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Work From Home? We’ll Outsource Your Job to India, Says Executive

Neil Campbell
Neil lives in Canada and writes about society and politics.
Published: April 12, 2023
An executive for a HR firm told WSJ that when a staffer asked to work from home to move out of state, he outsourced her job to India instead.
A file photo of staffers at an outsourcing firm in India in 2008. An executive for a human resources company told The Wall Street Journal that “a lightbulb went off” in his head that he should outsource a team member’s job to India when she asked to work from home to move out of state. (Image: Robert Nickelsberg/Getty Images)

An executive bragged to The Wall Street Journal about how he came up with the idea to outsource a woman’s job to India after she asked to work from home in order to move out of state.

The April 11 article opened by recounting the tale of a woman who worked for a human resource-focused society located in Virginia, who argued to her boss that because her job could be done from anywhere, she should be permitted to work from home in order to move out of state to North Carolina.

“Then a lightbulb went off,” the Journal quoted the society’s chief executive as saying.

The author added, “Instead of having the employee work in another state, he outsourced her job to India, where his organization is saving around 40% in labor costs.”


The Wall Street Journal notes that the anecdote is just one instance inside of a larger developing trend. Authors wrote that “a human-resources company that helps clients hire abroad” told them that business increased by more than a factor of two in 2022.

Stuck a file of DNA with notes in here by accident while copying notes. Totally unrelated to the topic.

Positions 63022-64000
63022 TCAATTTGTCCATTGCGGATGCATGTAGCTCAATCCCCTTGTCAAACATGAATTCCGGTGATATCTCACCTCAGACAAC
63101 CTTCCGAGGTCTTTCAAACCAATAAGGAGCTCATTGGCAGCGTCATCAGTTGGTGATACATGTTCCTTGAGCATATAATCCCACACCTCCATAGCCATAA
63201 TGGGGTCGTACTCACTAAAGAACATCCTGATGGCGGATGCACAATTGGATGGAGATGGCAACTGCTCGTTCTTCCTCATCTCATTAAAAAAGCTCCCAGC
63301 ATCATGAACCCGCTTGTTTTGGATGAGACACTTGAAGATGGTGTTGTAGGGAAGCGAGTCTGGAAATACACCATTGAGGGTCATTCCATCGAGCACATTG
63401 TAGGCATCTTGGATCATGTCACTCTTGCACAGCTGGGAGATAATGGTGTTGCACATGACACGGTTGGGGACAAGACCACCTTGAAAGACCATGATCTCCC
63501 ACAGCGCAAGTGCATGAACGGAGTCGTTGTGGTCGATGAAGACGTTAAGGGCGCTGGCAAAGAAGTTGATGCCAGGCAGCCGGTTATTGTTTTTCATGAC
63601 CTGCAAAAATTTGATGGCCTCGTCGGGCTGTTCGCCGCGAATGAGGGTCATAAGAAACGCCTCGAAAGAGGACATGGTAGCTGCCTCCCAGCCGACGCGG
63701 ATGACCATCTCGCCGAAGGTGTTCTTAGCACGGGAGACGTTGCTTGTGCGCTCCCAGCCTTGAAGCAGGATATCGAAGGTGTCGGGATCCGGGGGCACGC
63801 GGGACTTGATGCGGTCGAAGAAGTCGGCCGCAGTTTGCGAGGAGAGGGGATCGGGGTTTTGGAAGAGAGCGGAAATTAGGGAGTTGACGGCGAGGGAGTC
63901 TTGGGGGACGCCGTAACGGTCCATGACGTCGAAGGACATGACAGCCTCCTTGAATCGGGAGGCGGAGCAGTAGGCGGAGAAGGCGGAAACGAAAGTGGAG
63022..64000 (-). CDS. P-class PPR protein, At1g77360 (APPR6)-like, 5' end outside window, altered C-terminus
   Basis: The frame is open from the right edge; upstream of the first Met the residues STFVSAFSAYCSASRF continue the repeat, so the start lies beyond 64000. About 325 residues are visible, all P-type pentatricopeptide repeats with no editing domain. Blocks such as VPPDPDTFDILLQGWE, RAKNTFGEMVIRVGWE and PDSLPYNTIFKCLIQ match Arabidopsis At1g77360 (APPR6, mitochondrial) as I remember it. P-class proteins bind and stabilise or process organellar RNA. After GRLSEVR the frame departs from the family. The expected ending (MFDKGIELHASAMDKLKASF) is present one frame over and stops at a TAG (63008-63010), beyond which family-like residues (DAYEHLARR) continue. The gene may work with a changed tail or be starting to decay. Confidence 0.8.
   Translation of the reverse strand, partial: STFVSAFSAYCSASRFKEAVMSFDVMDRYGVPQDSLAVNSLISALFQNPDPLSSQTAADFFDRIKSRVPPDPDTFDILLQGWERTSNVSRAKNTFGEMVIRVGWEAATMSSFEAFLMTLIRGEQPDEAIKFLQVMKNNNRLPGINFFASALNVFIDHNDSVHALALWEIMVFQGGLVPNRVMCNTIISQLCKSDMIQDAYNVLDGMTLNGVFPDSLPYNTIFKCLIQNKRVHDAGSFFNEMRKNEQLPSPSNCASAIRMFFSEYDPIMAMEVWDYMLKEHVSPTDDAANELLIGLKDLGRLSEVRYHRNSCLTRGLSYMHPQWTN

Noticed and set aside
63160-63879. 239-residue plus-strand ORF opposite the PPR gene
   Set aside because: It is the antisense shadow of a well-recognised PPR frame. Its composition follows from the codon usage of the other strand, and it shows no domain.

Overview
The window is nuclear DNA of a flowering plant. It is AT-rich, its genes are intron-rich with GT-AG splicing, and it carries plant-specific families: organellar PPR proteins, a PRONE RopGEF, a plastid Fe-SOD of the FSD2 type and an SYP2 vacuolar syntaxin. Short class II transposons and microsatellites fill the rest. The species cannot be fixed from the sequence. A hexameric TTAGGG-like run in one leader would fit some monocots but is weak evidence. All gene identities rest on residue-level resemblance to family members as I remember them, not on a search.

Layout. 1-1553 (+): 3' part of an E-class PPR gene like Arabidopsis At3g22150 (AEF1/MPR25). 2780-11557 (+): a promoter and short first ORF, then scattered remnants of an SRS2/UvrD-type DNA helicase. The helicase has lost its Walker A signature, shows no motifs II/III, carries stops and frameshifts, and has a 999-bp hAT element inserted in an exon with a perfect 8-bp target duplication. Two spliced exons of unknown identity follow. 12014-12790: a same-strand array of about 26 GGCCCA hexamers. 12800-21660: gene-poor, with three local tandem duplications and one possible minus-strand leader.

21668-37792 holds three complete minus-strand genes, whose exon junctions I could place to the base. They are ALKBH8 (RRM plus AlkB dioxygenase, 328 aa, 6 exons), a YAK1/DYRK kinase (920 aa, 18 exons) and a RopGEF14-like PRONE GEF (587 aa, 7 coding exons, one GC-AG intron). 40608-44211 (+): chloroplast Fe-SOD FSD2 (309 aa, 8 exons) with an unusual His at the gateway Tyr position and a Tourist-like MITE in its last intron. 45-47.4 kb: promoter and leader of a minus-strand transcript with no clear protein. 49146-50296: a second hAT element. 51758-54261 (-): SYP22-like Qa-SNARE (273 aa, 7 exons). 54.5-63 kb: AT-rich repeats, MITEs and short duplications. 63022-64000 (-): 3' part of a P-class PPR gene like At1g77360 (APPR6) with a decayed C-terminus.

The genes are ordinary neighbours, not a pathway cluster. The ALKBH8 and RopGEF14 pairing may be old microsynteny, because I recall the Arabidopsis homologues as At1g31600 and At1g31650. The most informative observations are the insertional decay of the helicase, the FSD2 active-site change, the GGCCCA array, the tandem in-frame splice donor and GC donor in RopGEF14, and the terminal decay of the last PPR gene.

It’s a lucrative possibility for some firms, the Journal noted, as it recounted a story told to the outlet by a Mexico City mobile app developer who landed a job with IBM. 

Although IBM is getting a relative steal of a deal for a skilled worker, paying the woman approximately $24,000 annually, the woman was paraphrased as noting the money is not only “about double what she could earn at a local company,” but that “benefits are better, too, and she doesn’t have to commute every workday, which took up around three hours a day at a prior job.”


An August 2022 article by The Washington Post described the “remote revolution” caused by adverse effects of COVID-19 government lockdown measures.

The piece questioned whether U.S. workers who previously had an office job were set to survive “amid a gradual transition from a world in which they compete with a few dozen locals for each new job to one in which they compete with a few million professionals worldwide.”

Reaching farther back, a July 2022 article by Vox observed that there is “a dangerous line between arguing for remote work and arguing yourself out of a job.”

Vox likewise warned employees that even if they aren’t replaced by cheap foreign labor, the trend will have consequences on their career prospects, “Since remote work makes employees less visible, they will have to find other ways to let higher-ups know they exist or risk being passed over for pay raises.”

Nick Bloom, an economist for Stanford University, gave a heavy prognosis for the U.S. job market in an August of 2022 Business Insider article when he prophesied that as early as 2025, 3 million jobs would be offloaded overseas.

Cat out of the bag

A large part of the issue is that following the habit-changing pandemic restrictions, workers no longer even want to enter the office.

A July 2022 survey by McKinsey & Company, which employed Ipsos to survey 25,000 Americans, found that “when people have the chance to work flexibly, 87 percent of them take it.” 

The survey also found that employers were more than happy to oblige. Fifty-eight percent of respondents said they were given the opportunity to work from home one day a week, and 35 percent to work from home every day every week.

“What makes these numbers particularly notable is that respondents work in all kinds of jobs, in every part of the country and sector of the economy, including traditionally labeled ‘blue collar’ jobs that might be expected to demand on-site labor as well as ‘white collar’ professions,” McKinsey noted.